A simple typo reportedly directed millions of emails with sensitive information to the African country Mali rather than their intended U.S. military recipients.

For years, a misspelling of “.MIL” in the suffix of military email addresses as “.ML” — the country domain for Mali — unintentionally led to a “typo leak,” according to The Financial Times, which first reported the story. As a result, everything from diplomatic documents, tax returns, passwords and travel details of top officers has been exposed, the outlet noted.

None of the emails are said to be classified.

Department of Defense spokesperson Lt. Cmdr. Tim Gorman told Military Times via email the department “is aware” of the issue and “takes all unauthorized disclosures of Controlled National Security Information or Controlled Unclassified Information seriously.”

A Dutch entrepreneur contracted to manage Mali’s domain, Johannes Zuurbier, identified the leak, Financial Times said.

“This risk is real and could be exploited by adversaries of the US,” he wrote to the outlet.

Authority over the .ML domain, Financial Times reported, is set to soon revert from Zuurbier to Mali’s government, which of late has grown its relationship with Russia. The West African nation may now have additional means to cozy up to the long-time U.S. competitor.

Russia and other world powers prod U.S. networks to gain an unvarnished look at weapons and modernization projects, troop movements and other potentially jeopardizing secrets.

The Defense Department has since 2015 experienced more than 12,000 cyber incidents, with yearly totals declining as of 2017, according to the Government Accountability Office, a federal watchdog.

Among the reported contents of the erroneously addressed emails were: X-rays and medical data, identity document information, crew lists for ships, staff lists at bases, maps of installations, photos of bases, naval inspection reports, contracts, criminal complaints against personnel, internal investigations into bullying, official travel itineraries, bookings as well as tax and financial records.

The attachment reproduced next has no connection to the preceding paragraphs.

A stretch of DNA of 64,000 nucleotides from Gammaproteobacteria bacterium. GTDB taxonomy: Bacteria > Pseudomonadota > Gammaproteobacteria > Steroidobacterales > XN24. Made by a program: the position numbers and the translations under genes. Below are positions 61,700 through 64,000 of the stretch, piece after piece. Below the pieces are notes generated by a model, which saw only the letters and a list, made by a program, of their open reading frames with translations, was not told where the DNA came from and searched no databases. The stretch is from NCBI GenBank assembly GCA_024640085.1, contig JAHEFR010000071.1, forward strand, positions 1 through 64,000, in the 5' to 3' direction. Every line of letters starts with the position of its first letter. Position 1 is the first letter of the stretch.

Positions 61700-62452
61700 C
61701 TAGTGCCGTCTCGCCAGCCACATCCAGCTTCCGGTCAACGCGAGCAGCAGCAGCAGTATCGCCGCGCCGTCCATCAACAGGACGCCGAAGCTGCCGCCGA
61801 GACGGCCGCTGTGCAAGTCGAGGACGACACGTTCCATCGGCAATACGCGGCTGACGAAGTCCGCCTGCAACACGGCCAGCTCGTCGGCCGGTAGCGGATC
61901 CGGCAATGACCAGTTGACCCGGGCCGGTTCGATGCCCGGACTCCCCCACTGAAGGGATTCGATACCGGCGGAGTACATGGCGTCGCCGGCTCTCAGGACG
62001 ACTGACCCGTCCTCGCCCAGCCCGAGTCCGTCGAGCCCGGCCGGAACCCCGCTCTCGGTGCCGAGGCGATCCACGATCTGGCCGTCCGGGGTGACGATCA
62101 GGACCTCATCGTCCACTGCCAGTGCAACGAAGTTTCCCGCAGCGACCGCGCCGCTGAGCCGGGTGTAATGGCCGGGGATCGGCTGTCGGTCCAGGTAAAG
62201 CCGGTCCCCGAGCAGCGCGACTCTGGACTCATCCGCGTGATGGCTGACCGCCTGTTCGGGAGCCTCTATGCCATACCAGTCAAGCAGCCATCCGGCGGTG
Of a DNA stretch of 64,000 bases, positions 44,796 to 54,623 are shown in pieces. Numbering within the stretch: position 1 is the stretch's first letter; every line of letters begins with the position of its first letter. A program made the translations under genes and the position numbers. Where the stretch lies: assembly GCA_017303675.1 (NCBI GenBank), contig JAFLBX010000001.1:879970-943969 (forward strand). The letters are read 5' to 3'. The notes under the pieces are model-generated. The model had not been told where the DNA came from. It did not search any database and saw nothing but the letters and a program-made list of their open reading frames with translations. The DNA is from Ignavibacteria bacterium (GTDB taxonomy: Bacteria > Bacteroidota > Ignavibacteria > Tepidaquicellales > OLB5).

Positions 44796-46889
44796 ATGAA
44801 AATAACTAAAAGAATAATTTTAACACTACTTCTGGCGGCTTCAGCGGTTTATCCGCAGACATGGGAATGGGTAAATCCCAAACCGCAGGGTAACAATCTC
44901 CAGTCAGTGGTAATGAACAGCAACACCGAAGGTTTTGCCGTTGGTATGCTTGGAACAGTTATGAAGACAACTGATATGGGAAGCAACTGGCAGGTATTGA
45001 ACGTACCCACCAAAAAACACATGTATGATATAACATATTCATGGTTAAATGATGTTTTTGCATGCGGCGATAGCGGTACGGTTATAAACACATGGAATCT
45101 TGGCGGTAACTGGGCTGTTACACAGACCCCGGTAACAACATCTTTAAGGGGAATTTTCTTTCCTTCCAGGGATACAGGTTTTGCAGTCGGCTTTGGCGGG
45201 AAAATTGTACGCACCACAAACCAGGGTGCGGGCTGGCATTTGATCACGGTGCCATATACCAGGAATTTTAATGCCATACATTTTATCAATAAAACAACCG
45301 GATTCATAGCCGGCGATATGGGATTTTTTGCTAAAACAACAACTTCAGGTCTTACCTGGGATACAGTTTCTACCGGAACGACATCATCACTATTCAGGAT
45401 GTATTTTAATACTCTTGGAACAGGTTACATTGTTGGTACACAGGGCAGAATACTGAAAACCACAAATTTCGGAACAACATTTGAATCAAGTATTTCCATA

One misdirected email included travel plans for Army Chief of Staff Gen. James McConville and his delegation for a then-upcoming visit to Indonesia in May, Financial Times reported.

The Pentagon is already dealing with the fallout of a military documents breach. Massachusetts Air National Guard member Jack Teixeira is accused of accessing, keeping and sharing classified national defense information, including insights concerning the Russia-Ukraine war. He pleaded not guilty to charges in June.

“As you’ve seen from when we had our first unauthorized disclosure from earlier this year we’ve implemented policy and training mechanisms,” Deputy Pentagon Press Secretary Sabrina Singh said during a July 17 briefing. While the Pentagon bounces emails sent to the Mali “.ML” address, contact made via personal accounts do not offer the same protection, she added.

“None of the leaked emails that were reported came from a DoD email address,” Singh said, adding that the department discourages individuals from using personal emails or credentials for official work.

The American military is not the only one to fall victim to the spelling blunder, Financial Times reported. Emails meant for the Dutch military, which uses “army.nl,” were also unintentionally sent to Mali thanks to a mistaken “army.ml” in the email domain.

Embassies in Washington for Mali and the Netherlands did not immediately respond to a request for comment made by Military Times.

Jonathan is a staff writer and editor of the Early Bird Brief newsletter for Military Times. Follow him on Twitter @lehrfeld_media

Colin Demarest is a reporter at C4ISRNET, where he covers military networks, cyber and IT. Colin previously covered the Department of Energy and its National Nuclear Security Administration — namely Cold War cleanup and nuclear weapons development — for a daily newspaper in South Carolina. Colin is also an award-winning photographer.

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